Takoda’s cause of death has not been announced by the Montgomery County Coroner’s Office. Montgomery County Prosecutor Mat Heck Jr. said the investigation is still open.

‘A lot of our teachers called’

Public records show at least two times Children Services were called to Takoda’s home.

The incident brief report created by Montgomery County Regional Dispatch on May 11, 2018, shows a teacher called law enforcement asking them to check on Takoda — citing that she suspected abuse and feared for the child’s safety.

“Request check on third-grade student Takoda Collins. Complainant advises she had to call Children Services on Wednesday to report abuse by juveniles’ father Al-Mutahan McLean,” the dispatch log says. “Complainant advises today, father called school advising juvenile was sick. Complainant concerned that juvenile may be being abused and not actually sick. Complainant wants contacted upon findings.”

The report says police checked the home, but no one answered. The report lists the status of the incident as “closed.”

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Joni Watson, an art teacher at Horace Mann school who taught Takoda, said the teacher who made that May 2018 phone call wasn’t the only teacher who reached out to Children Services.

“A lot of our teachers did, for years. Yeah. A lot of our teachers called a lot,” said Watson, who is also vice president of Dayton’s teachers’ union.

A school employee went into detail about those phone calls with the Dayton Daily News under the agreement of confidentially because the employee wasn’t given permission to speak with the media.

The employee said multiple reports were made to Children Services about Takoda while he attended Horace Mann. The source said a call was placed when he was in kindergarten.

“The concerns were he sometimes had a stench … urine and even feces, you could smell it on him,” the employee said.

Calls were made when Takoda came into school in the first grade with injuries on his head, the employee said.

“He would come in with his head shaved,” the employee said. “He would have his head scabbed where he was hurt from the razor. He would be hurt. And you could see that it looked infected.”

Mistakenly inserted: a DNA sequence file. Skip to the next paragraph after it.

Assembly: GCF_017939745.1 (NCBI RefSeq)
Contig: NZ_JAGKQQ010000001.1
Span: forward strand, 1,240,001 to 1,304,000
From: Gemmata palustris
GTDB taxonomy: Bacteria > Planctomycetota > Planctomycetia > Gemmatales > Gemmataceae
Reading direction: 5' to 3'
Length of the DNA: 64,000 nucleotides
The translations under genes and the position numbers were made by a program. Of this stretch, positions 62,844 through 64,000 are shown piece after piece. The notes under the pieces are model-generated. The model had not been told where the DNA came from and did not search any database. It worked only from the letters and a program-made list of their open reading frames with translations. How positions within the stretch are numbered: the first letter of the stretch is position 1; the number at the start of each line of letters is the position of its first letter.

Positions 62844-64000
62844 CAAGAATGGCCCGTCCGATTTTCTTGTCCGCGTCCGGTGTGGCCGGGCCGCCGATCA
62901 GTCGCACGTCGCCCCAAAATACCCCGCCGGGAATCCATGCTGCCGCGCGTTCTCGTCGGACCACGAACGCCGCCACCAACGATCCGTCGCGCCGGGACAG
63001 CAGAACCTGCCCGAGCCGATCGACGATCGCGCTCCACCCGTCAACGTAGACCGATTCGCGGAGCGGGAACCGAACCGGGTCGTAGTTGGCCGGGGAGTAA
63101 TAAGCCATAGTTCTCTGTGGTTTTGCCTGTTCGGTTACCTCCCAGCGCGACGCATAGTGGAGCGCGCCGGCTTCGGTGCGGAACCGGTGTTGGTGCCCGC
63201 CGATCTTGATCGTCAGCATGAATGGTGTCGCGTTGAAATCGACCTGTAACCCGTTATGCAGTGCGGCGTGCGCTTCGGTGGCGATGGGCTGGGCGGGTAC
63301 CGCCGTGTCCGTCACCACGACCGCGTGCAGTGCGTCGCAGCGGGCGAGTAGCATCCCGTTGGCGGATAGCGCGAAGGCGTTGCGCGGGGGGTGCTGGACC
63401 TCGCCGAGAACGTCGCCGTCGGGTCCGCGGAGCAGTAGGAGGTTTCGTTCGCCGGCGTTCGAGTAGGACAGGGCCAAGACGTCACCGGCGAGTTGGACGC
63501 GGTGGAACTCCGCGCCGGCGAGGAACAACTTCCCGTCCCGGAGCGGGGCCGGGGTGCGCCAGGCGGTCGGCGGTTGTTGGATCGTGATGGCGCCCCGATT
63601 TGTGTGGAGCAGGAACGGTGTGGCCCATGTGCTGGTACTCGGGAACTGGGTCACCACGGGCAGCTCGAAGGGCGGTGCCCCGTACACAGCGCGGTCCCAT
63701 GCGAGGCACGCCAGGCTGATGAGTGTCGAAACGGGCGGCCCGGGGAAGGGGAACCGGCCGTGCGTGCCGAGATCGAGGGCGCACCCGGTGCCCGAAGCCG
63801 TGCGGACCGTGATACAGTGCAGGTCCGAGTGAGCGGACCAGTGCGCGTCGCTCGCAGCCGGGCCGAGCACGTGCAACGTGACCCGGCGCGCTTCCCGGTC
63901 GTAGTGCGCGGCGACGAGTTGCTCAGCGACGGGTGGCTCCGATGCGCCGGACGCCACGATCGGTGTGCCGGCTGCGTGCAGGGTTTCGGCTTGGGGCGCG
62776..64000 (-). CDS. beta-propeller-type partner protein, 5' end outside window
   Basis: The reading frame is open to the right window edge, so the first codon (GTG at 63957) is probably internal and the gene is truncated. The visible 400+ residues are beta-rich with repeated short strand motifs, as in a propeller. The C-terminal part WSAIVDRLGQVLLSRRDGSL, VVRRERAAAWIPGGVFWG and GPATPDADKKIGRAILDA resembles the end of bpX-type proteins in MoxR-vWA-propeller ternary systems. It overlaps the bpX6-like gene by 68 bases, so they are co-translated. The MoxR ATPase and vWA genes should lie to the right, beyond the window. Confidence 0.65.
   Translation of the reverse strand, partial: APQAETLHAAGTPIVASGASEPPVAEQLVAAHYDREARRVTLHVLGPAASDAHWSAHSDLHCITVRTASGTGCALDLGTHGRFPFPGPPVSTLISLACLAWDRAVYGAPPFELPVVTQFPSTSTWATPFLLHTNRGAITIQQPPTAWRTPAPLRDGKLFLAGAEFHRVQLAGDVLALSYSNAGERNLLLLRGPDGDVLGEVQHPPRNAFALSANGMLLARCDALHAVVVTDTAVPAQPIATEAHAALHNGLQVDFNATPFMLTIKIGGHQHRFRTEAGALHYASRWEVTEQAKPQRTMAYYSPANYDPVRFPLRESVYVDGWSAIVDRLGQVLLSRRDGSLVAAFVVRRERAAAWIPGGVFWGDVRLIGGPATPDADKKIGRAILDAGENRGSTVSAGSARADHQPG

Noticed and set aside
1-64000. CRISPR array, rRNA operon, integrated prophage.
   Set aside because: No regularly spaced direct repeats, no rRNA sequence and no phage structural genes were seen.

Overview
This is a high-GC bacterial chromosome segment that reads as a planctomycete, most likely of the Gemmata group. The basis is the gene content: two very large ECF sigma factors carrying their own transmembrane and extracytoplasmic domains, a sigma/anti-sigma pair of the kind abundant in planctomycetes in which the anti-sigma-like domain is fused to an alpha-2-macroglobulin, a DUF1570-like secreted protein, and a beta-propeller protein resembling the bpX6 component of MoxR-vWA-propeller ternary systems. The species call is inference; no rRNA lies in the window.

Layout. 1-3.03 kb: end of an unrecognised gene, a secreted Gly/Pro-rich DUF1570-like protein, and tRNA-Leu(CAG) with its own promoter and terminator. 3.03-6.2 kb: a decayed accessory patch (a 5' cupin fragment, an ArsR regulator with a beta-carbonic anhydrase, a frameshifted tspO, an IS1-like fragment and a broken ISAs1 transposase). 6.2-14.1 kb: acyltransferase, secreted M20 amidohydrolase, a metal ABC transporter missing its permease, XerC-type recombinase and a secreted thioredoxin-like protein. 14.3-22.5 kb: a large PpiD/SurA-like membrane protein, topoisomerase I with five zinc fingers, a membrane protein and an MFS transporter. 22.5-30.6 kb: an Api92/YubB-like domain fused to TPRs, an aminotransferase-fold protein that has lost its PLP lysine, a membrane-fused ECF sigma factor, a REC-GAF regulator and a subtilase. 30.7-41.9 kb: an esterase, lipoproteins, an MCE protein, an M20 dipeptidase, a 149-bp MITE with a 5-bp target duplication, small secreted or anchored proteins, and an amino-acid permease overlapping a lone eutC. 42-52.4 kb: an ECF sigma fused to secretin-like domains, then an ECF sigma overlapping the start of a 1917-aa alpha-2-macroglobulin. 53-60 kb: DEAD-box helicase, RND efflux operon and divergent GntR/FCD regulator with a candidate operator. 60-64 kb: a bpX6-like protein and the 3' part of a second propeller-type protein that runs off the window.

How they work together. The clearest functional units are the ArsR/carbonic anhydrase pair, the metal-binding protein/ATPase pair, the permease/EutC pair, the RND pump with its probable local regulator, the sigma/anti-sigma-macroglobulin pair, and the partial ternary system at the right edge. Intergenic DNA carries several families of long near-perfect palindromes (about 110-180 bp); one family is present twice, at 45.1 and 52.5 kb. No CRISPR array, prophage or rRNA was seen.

The employee said school staff called many times during his second-grade and third-grade year.

“The odor again was very strong, and he was really skinny where he was thin, and he would say ‘My dad is going to beat’ (my butt),” the employee said. “And he would say his dad locked him in a bedroom — he would be locked in there for periods of time and not eat.”

Watson said school staff believed Takoda was pulled out of school by McLean because of the numerous calls to protective services.

RELATED: $1 million bond for McLean; $500K for women at house

“I think his father just got tired of us calling him and calling Children Services because people had been calling for years, especially the last year he was there (at Horace Mann),” Watson said. “It wasn’t just one teacher – there were quite a few that called. Then, right before I see he was pulled out, one of our teachers … called the police that she was worried.”

Along with the Regional Dispatch record showing a school official called Children Services, Dayton Police also called Children Services to make a report about McLean and Takoda’s older brother in 2016.

In that case, according to a detective’s investigatory document, Takoda’s brother, then 9, ran away from the same home. When found, he told police that his father made him do squats while holding a heavy backpack. The child was unable to tell officers how long the punishment lasted and McLean told police that the 9-year-old boy’s punishment was standing in a corner.